When I first ring Alex Hua Tian, one sweltering afternoon during England’s uncharacteristic heatwave, he apologises for running late and asks if he can call me back in an hour. He’s stuck on a horse, you see – which is exactly what one wants from China’s most famous equestrian. (Imagine the disappointment if he’d been stuck in an Uber instead.) As China’s top eventer, Hua represents his country in eventing, essentially an equestrian triathlon that comprises dressage, cross-country and show jumping.
Born in London to a Chinese father and a British mother, Hua grew up in Beijing and Guangzhou before moving to Hong Kong when he was seven. “Basically, I had a very traditionally British upbringing with horses,” he explains. “As a baby, I spent half my time at the stables because my mum is from a very horsey family.” At the age of 11, Hua moved with his family to Wiltshire, England, where he attended Chafyn Grove School and then Eton College.
Yes, Eton. It seems you can’t read a profile of the youngest-ever Olympic eventer without mentioning his alma mater. It’s also impossible to look back at photos of Hua from the 2008 Summer Olympics and not think of Prince Charming. There’s one image, where he’s riding the dressage test at Sha Tin and his horse has the stars of the Chinese flag stencilled on its hindquarters. Hua is wearing white breeches and the traditional top hat and tails of the sport. When faced with that visual catnip, how could the media resist labelling him One in a Billion?
Hua laughs, and says (with Hugh Grant levels of self-deprecation and charm), “I’m not sure how that one came about. [But] horses keep you pretty humble. You can’t spend your day being arrogant around them, so you just get used to having your face in the dirt half the time.”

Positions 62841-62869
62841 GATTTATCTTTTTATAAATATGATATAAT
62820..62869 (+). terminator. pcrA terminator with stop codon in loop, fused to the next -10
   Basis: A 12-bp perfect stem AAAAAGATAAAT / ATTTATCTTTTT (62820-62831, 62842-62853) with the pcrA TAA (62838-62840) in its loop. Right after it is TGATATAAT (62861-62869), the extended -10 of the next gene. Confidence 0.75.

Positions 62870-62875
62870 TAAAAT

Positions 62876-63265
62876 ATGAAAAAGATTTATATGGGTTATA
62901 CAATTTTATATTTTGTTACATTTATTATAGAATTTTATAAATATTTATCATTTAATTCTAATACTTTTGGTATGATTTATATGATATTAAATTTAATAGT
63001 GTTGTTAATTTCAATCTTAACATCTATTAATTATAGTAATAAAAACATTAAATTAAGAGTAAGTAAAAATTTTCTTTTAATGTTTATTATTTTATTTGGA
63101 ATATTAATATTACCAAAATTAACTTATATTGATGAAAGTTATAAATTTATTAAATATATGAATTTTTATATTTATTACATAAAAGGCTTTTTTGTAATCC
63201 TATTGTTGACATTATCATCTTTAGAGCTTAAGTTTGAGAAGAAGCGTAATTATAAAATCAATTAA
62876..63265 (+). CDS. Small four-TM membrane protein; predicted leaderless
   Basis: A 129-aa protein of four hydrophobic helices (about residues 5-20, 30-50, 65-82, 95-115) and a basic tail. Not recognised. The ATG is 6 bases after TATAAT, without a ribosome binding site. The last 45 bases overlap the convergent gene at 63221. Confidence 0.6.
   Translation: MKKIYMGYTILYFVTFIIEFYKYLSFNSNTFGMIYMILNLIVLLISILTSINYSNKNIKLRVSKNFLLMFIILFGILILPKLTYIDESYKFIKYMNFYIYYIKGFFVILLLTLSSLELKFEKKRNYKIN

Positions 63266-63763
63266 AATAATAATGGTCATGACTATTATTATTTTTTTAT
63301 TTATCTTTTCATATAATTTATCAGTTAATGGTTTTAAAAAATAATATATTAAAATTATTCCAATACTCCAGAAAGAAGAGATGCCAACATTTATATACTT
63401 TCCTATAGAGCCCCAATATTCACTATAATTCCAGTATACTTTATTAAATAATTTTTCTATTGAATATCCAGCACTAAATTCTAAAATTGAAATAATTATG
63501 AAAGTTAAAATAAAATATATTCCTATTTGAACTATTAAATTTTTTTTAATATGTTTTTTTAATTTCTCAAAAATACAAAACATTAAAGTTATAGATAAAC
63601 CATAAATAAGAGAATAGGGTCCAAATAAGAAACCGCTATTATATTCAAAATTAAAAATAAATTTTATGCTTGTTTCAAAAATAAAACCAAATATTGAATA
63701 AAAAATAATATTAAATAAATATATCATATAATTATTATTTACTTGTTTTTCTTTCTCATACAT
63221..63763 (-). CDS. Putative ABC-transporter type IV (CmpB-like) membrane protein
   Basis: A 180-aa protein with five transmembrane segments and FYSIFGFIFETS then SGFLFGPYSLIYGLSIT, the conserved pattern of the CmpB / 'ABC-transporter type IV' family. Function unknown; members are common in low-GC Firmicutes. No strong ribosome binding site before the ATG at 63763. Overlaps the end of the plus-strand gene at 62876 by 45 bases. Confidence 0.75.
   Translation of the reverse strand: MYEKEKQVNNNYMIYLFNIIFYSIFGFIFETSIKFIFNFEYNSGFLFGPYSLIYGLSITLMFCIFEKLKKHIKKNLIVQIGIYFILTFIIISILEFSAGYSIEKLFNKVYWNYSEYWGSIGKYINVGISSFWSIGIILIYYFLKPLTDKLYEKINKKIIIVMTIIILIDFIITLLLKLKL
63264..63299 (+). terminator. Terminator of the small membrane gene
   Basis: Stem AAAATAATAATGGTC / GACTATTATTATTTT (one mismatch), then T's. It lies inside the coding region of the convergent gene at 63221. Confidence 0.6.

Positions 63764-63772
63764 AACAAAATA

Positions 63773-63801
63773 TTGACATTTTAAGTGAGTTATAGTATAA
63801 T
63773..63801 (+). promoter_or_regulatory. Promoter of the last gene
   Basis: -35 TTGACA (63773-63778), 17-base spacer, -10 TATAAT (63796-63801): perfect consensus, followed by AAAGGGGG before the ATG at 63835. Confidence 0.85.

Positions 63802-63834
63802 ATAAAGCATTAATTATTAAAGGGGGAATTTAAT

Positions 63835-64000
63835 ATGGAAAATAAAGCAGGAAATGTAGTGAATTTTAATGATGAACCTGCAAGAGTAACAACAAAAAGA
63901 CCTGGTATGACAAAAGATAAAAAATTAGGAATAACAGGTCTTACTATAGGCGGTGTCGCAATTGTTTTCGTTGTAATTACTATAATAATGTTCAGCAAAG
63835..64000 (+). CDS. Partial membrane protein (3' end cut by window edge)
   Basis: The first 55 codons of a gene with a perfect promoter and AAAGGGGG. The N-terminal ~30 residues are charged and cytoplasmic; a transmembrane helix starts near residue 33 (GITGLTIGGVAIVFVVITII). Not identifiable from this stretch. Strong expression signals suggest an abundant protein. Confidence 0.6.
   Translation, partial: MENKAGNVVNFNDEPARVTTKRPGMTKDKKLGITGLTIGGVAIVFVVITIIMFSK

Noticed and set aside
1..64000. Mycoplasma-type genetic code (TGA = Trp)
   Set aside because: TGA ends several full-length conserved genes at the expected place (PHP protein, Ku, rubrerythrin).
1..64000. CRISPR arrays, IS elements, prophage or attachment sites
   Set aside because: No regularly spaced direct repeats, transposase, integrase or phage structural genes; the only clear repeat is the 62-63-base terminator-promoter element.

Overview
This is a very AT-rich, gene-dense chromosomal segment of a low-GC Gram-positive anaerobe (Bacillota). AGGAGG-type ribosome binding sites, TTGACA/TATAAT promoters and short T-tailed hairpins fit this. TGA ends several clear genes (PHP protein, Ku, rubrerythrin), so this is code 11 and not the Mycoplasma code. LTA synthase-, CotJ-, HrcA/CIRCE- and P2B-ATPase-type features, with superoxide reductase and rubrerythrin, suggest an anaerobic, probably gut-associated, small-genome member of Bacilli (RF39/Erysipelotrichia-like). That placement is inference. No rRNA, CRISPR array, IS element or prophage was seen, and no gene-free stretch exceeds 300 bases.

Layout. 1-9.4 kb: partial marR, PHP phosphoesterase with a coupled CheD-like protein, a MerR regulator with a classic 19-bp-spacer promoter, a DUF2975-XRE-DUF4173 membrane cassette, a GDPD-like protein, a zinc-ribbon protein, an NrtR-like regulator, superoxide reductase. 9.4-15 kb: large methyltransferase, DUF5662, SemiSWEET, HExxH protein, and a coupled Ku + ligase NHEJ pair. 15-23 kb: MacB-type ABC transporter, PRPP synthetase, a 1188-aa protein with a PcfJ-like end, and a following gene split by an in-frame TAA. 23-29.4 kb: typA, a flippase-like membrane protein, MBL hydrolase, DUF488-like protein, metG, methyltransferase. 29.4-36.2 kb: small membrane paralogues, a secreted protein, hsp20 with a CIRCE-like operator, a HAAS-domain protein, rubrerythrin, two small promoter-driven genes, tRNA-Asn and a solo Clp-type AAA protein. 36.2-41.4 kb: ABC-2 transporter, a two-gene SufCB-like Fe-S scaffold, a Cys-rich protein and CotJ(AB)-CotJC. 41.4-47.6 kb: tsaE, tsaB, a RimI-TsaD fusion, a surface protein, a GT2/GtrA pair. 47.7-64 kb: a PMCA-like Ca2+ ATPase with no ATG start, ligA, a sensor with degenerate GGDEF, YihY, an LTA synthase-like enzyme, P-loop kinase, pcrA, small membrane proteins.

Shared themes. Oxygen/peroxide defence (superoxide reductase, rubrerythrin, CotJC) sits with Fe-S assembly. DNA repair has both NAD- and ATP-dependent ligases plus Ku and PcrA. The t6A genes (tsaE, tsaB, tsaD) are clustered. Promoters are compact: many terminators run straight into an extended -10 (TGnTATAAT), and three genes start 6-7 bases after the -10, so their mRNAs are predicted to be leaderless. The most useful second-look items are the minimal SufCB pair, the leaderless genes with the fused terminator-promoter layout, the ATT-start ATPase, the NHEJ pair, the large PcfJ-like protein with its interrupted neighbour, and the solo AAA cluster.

When it isn’t in the dirt, Hua’s face can be seen front row at Gucci or in campaigns for Gieves & Hawkes as their first-ever brand ambassador. Or hosting media events such as The Asia Horse Week in Hong Kong, where he spoke at length about horsemanship. It’s a subject that’s understandably close to his heart.
“For me, horsemanship is the core of our sport,” Hua explains. “It’s the set of values that all riders need to have to be able to develop a partnership with the horse. In China, what I always find is that many new families coming into the sport have a misconception of what the sport is about. They are taking part because it is very aspirational, and because it has this very elitist image.”
“But for me, I wanted to try and communicate that, actually, equestrianism is accessible. Everybody is on a level playing field when it comes to a horse, whether you’re a child from a rich background or a child from a poor background. A horse really doesn’t care how rich you are, they just care about the time you spend with them.”
“I think as a Chinese athlete based in the UK, in a sport that is not traditionally Chinese, I’ve always felt a degree of guilt that – although I’m flying the Chinese flag at the highest level –I’m not necessarily that connected to the Chinese equestrian industry. Certainly up until Rio, I was very focused on myself and my horses in the UK. What Rio gave me was not just a level-up in terms of my support, but it’s given me the time, the resources and also the profile to do other things that I’m passionate about, which is the growth of equestrianism in China.”
“It wasn’t a difficult decision at all for me [to ride for China]. The best way I can rationalise it is when I’m in China, my British half of me feels very British. And at the time when I made the decision to ride for China, I was at school at Eton (the most British of British institutions), and for me my Chinese half was my defining thing. So at 15, when I was asked to compete at my first international show, it was very natural to represent China. I think riding for China has given me a thousand times more opportunities than I would have had riding for GB, but that’s not really why I did it.”
It must be an unusual position, being in Hua’s shoes. If he didn’t have horses, he says, he’d 100 percent be living in China. As it stands, he’s based in England and flies to China once a month for a few days of media work. “Actually, I find the balance quite refreshing. Living with the horses is a wonderful way of life, but day in, day out it can be pretty gruelling. I have to say, I have a very nice balance of life at the moment. Busy, but fun.”
Read the full story in Prestige Hong Kong August 2018 issue